Fox News Weather Center

Storm Train to Return to Northwestern US By Late Week

As much of the northwestern United States will receive relief from the continuous storm train through midweek, storms will return to the region late this week and into next week.

As new storms rolled across the Northwest almost daily for the first two weeks of this month, storms starting late this week and continuing into next week will move across the region every two or three days.

"A storm in the Gulf of Alaska will continue the trend of pulling moisture into the northwestern United States beginning late this week," AccuWeather Meteorologist Evan Duffey said.

Thursday into Thursday night will be the wettest period across western Washington and Oregon as the heaviest rain will focus on northern California by Friday into Friday night.

With this being a mild system, snow levels will be mainly above pass levels into Friday, however the recent snowpack keeping temperatures at or below freezing could lead to areas of sleet or freezing rain near pass levels, including Snoqualmie Pass in Washington.

Icy conditions could also develop across some locations east of the Washington Cascades including Yakima, on Thursday night into Friday morning.

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Heavy snow will thump the Blue Mountains of Oregon and the Bitterroot Mountains of Idaho and Montana on Friday. Snow totals will exceed a foot in some places.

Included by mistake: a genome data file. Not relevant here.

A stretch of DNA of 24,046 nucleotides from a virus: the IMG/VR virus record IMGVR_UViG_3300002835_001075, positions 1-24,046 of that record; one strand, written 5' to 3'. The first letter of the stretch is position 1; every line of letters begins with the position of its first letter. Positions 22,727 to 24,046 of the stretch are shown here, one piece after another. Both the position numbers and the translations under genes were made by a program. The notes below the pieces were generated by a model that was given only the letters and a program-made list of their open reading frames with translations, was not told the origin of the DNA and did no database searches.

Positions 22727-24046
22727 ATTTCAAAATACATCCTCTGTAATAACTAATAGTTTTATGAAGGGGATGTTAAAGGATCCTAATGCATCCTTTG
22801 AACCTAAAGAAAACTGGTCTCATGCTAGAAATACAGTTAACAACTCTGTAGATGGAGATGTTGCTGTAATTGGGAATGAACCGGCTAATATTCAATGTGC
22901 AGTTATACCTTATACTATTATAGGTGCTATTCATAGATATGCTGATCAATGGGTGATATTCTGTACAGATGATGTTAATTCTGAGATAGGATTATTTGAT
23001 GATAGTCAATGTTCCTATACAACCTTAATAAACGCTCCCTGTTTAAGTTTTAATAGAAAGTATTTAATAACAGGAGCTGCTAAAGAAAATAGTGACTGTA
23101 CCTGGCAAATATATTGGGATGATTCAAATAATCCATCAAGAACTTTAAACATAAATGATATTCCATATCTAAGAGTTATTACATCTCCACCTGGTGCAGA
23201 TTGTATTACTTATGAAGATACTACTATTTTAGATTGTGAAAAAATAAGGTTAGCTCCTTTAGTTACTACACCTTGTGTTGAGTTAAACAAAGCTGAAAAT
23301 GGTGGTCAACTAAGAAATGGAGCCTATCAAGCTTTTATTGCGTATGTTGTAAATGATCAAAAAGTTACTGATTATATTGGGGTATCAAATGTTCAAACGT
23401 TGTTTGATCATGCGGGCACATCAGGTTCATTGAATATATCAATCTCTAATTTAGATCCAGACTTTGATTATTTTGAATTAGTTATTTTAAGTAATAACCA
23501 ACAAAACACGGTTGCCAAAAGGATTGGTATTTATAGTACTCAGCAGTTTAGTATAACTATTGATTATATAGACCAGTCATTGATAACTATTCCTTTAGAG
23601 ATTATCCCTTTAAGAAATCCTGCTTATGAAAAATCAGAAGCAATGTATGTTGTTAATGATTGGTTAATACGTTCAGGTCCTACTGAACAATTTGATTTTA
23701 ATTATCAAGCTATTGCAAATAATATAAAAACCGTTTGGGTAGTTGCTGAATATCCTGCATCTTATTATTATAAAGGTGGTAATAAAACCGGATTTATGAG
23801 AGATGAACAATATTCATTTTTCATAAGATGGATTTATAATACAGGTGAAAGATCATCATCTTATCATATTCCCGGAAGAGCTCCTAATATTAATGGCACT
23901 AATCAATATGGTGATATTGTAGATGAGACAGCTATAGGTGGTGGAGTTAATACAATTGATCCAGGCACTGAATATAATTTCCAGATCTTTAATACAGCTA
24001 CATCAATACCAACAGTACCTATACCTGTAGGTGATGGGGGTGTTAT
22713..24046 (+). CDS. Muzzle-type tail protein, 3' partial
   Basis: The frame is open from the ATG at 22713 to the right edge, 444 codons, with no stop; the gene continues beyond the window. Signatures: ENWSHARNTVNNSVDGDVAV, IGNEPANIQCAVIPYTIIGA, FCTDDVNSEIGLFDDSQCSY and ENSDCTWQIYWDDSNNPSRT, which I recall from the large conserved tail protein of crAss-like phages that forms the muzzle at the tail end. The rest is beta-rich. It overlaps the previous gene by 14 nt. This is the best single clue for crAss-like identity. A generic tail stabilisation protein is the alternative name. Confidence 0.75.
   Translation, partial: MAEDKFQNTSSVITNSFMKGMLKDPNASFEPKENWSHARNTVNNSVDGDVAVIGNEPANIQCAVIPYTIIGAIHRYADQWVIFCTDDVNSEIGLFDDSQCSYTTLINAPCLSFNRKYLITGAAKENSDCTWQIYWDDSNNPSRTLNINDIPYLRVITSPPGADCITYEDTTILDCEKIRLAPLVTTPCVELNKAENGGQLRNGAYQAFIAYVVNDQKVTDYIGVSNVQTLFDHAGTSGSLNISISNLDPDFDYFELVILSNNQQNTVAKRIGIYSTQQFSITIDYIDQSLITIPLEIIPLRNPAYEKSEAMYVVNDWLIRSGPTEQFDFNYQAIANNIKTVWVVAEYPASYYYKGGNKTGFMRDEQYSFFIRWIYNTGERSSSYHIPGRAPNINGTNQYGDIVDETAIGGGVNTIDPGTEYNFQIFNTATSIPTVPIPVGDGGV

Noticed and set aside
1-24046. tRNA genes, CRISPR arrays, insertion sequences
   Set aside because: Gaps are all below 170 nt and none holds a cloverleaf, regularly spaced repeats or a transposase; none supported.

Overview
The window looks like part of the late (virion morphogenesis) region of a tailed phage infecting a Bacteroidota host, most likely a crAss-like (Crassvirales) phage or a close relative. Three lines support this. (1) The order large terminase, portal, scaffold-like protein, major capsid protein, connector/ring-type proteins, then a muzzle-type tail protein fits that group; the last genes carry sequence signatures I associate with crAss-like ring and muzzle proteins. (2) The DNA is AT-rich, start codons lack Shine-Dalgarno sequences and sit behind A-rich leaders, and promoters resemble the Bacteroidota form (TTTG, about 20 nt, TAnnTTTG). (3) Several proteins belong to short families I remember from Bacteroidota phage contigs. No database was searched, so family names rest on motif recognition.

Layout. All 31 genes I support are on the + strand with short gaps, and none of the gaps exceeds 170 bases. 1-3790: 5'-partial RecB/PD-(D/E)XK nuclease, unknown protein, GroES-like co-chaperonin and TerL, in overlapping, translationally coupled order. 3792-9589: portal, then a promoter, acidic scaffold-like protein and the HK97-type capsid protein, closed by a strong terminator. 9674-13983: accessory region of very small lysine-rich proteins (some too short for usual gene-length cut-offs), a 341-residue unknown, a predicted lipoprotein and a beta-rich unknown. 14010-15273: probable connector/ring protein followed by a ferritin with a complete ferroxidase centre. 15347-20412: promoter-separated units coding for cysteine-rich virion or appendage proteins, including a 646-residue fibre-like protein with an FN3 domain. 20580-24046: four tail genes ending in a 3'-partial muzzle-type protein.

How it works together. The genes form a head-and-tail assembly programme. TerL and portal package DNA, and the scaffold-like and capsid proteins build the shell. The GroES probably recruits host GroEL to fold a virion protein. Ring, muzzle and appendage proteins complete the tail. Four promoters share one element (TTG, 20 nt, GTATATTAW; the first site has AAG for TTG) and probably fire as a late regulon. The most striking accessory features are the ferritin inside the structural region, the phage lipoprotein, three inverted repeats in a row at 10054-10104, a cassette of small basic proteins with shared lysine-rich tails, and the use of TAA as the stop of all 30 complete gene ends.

Wet commutes to and from work will be in store across Interstate 5 from the Canadian border to northern California.

Those still needing to complete shopping for the holidays will want to head to the malls before Thursday to beat out the storm.

While there will be more of a break in between systems late this week into next week, there will be a threat for a spotty shower or higher-elevation snow showers across portions of the region on most days.

The next storm system will dive into the Northwest during the latter part of the weekend.

Another 1 to 2 inches of rain can fall in Seattle with another 3 to 5 inches possible in Portland through the weekend.

Flash flooding could become a concern across the hardest-hit areas as the soil remains filled with all the rain that has fallen so far this month.

Rain will slowly track southward into central California, including San Francisco and Sacramento by Saturday.

Rain has been a welcome sight for much of the Northwest since the beginning of October.

"Seattle and Portland have seen 160 percent and 164 percent of their normal precipitation since Oct. 1," Duffey said.

Dec. 14 was the first day this month Portland failed to receive at least 0.25 of an inch of rain.

With half of the month left to go, some cities could challenge records for the wettest December on record.

"The wettest December on record since 1940 at the Portland International Airport is 13.35 inches set in 1996," AccuWeather Meteorologist Michael Doll said. "The 10.22 inches so far this month [through Dec. 14] already puts it in third place and it could become the wettest on record by the end of this weekend."

The second wettest December on record in Portland was 11.12 inches set in 1968.

The positive with this precipitation has been the improvement in the drought across the area.

"The drought situation has greatly improved by the stormy pattern," Duffey said. "Almost the entire state of Washington was in either a severe or extreme drought, according to the U.S. Drought Monitor in early September. Currently, the amount of the state in at least a severe drought is down to 48.2 percent."